- Both the public and private sectors could be threatened with legal action if they are believed to have misled people about the impact of COVID-19. Legal challenges could come from the public at large or, for businesses, from angry shareholders.
- Finally, businesses of all kinds may find themselves embroiled in lawsuits over payment disputes, service interruptions and insurance claims.
COVID-19 Protocols Complicate E-Discovery
Runaway growth in digital data, together with growing regulatory requirements and workplace litigation, were already making e-discovery a ubiquitous requirement. But while the pandemic and remote work have made e-discovery capabilities more desirable than ever, they have also made it more difficult to implement. That’s because:
- Closed offices may make it harder, if not impossible, for forensic experts to obtain data from devices that can’t be accessed remotely.
- Many security protocols are designed to block remote data access. Those protocols may now impede efforts to gather data for e-discovery.
- Transferring large volumes of data generally requires some form of storage, such as an external hard drive. But loading data onto such devices may be more difficult if the people required to load, log and process the data have limited worksite access.
- Remote review of data isn’t as secure as when the review is conducted in a location designed for that purpose and managed on site.
- Document review is typically the most time-consuming aspect of e-discovery, and it may take even longer when reviewers must work remotely and collaborate through online tools.
This shift to remote document review is far from hypothetical. One expert notes that, prior to the pandemic, just 10% of discovery document reviews took place remotely; the figure now stands at 90%.
Steps to Facilitate E-Discovery
Despite these difficulties, experts note that there are a number of steps legal departments can take to build a strong e-discovery process to help counter the fallout from COVID-19. These include:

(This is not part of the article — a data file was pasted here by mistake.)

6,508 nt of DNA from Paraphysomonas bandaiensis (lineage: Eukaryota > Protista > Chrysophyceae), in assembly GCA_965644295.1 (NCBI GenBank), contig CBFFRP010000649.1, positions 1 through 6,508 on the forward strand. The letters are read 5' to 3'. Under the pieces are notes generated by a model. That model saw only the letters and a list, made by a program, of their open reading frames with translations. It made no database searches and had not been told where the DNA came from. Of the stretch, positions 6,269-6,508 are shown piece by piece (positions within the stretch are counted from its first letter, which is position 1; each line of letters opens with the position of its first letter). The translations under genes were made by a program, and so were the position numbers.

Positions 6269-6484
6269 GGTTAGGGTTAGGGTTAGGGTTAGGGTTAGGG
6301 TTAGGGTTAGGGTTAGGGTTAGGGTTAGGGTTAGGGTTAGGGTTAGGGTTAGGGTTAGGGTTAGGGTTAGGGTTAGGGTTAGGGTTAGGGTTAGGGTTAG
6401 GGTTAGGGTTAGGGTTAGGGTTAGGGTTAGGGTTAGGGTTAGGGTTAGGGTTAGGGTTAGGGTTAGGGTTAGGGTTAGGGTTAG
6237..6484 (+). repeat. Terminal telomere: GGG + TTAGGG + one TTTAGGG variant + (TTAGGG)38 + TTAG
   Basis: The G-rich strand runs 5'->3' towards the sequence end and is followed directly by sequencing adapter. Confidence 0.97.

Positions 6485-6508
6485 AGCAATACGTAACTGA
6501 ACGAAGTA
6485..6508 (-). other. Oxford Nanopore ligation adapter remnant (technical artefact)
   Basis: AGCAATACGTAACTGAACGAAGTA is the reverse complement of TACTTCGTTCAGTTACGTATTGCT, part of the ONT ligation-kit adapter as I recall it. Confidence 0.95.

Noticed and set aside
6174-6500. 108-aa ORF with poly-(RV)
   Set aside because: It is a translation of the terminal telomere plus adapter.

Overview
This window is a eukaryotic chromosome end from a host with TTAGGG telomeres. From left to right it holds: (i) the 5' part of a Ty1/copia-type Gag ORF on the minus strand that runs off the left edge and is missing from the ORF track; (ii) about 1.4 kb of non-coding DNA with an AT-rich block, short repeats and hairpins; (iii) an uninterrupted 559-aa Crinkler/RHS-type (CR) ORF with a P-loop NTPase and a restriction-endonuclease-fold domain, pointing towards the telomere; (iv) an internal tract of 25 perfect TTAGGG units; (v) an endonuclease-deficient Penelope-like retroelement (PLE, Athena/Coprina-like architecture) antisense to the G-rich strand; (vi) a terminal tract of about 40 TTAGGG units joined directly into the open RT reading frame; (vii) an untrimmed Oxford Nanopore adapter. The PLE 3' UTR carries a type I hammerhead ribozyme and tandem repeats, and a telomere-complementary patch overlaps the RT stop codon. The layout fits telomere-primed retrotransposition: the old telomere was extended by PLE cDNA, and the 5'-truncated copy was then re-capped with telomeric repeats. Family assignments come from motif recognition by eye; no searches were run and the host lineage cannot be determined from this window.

- First and foremost, create a plan. Before making any COVID-driven adjustments, all concerned parties should work together to develop a plan that addresses their mutual requirements. At a minimum, these plans should address information security, remote staffing, training and workflow.
- Establish work-at-home and telework policies. Determine which devices (such as personal laptops) employees should use and which ones they should not. Formulate guidelines for how employees should communicate. Then train everyone on those policies.
- Develop policies and workflows that are easy to follow and will appeal to employees. Otherwise, they are likely to resort to workarounds and undermine the whole effort.
- Save documents to a central location. Even when employees are working in multiple locations, they can still store documents and other data to a single, secure site.
- Use a custodian questionnaire. Already in use at many organizations, custodian questionnaires track how data custodians manage and share data. These questionnaires can be especially valuable when people are working remotely, particularly if they address video conferencing and other collaboration tools.
- Learn how to collect data from nontraditional sources — especially collaboration tools such as Microsoft Teams.
More may need to be done to ensure robust e-discovery in a post-COVID world. But these measures will provide the necessary foundation.
De bottom line
COVID-19 has led to many new data sources and heightened legal risks, and these are likely to remain in force even after the pandemic has ended. This has made the need for e-discovery, already a pervasive requirement for most businesses, more pressing than ever. But remote work and other safety measures have also made e-discovery more difficult to implement, necessitating more forethought and planning on the part of companies and their legal departments.
 “eDiscovery Before and After COVID-19: What to Expect,” Legal Talk Network
 “The COVID-19 Effect: Trends and Observations in eDiscovery,” Innovative Discovery
 “Covid-19 and E-Discovery—Challenges With Remote Document Review,” Crowell & Moring